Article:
Canon de 194 mle GPF
|Canon de 194 mle GPF|
|Place of origin||France|
|Used by|| France
|Wars||World War I
World War II
|Weight||29,600 kg (65,300 lb)|
|Barrel length||6.57 m (21 ft 7 in) L/42.2|
|Shell||80.86 kg (200 lb)|
|Elevation||0° to 35°|
|Muzzle velocity||640 m/s (2,100 ft/s)|
|Maximum firing range||18,300 m (20,000 yd)|
|194 mm (7.6 in) gun|
|Engine||Panhard SUK4 M2
120 hp (89kw)
|Speed||8-10 km/h (5-6 mp/h)|
The Canon de 194 mle GPF (Grand Puissance Filloux - High-Power Filloux) - was the first French tracked self-propelled gun (SPG). Designed at the end of World War I, it was a pioneering weapon with many modern features.
The vehicle was designed in Schneider's Le Creusot works. It was originally planned to arm it with a 155 mm gun but a weapon of 194 mm was eventually chosen. A few examples of this SPG were armed with a modified 280 mm siege mortar, this version was known as the M 280 sur chenilles (literally - "M 280 on tracks"). Both weapons used the same chassis and were powered by a 120 horsepower (89 kW) Panhard SUK4 M2 engine. Compared to its contemporary British SPG, the Gun Carrier Mark I, the Canon de 194 was much more advanced; it was driven by only one person, had hydraulic brakes and the gun had automatically adjusting recoil mechanisms and pneumatic recuperators.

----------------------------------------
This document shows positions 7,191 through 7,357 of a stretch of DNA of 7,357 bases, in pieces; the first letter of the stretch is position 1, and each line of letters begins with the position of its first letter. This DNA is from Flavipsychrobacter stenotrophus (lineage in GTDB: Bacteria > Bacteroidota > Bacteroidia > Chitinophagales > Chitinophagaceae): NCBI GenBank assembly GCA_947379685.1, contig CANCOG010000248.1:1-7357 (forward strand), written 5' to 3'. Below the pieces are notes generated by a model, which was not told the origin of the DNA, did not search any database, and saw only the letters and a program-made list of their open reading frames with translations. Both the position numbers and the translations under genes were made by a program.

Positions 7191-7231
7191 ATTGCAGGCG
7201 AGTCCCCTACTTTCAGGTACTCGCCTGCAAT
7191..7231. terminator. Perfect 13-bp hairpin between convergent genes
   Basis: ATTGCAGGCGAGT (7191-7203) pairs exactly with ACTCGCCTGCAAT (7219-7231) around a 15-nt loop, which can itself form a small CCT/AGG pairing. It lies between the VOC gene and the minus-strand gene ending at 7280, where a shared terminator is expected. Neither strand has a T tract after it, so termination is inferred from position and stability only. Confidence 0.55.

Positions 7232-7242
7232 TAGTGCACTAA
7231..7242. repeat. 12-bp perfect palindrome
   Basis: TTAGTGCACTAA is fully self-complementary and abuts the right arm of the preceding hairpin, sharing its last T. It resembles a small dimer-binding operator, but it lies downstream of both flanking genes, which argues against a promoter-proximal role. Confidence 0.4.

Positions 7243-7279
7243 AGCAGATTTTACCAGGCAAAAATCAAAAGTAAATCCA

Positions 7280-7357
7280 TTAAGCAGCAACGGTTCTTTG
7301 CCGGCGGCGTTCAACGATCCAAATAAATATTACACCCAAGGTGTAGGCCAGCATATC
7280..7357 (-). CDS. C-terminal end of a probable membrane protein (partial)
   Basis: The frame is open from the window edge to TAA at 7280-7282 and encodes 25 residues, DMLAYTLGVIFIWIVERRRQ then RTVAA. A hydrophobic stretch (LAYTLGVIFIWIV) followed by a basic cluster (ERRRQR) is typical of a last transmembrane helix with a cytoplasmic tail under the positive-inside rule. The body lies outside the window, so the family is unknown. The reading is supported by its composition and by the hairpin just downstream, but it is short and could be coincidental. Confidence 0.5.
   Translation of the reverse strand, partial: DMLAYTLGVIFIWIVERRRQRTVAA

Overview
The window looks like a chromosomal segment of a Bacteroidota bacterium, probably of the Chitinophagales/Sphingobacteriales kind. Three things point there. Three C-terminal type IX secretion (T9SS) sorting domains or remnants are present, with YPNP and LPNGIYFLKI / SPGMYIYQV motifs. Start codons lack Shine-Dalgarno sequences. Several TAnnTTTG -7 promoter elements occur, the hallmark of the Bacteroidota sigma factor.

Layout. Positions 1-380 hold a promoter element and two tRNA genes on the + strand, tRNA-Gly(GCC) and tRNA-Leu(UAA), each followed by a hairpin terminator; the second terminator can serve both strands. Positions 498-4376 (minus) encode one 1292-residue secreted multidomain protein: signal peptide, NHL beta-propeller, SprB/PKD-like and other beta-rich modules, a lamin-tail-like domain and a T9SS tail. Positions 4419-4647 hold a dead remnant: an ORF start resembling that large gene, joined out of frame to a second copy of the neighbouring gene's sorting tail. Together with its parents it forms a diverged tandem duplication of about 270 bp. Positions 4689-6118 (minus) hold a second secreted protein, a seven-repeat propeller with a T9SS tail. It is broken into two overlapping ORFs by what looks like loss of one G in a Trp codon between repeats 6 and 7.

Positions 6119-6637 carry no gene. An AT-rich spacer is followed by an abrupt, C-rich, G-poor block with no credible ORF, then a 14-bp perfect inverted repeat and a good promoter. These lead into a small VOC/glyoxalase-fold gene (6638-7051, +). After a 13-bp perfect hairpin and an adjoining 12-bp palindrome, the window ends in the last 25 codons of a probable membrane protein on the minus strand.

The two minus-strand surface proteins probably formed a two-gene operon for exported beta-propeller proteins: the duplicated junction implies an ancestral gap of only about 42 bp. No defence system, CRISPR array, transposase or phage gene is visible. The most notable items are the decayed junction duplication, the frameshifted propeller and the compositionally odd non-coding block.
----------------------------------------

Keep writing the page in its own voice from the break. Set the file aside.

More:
After the Great War all M 280 models were converted to take the 194 mm gun. Around 50 were still in use at the outbreak of World War II, some were used against the invading German forces. Surviving vehicles were pressed into Wehrmacht service as the 19.4 cm Kanone 485 (f) auf Selbstfahrlafette. At least 3 of them were used by the Germans in Russia in about 1942, serving in the 84th Regiment of Heer Artillery.
- Chant, Chris (2005), Artillery, Amber Books, ISBN 1-904687-41-5
- Hogg, Ian. Twentieth-Century Artillery. New York: Barnes & Noble Books, 2000. ISBN 0-7607-1994-2 Pg.76
- "La Heer et l'Héritage Francais I° partie les Blindés" (in French)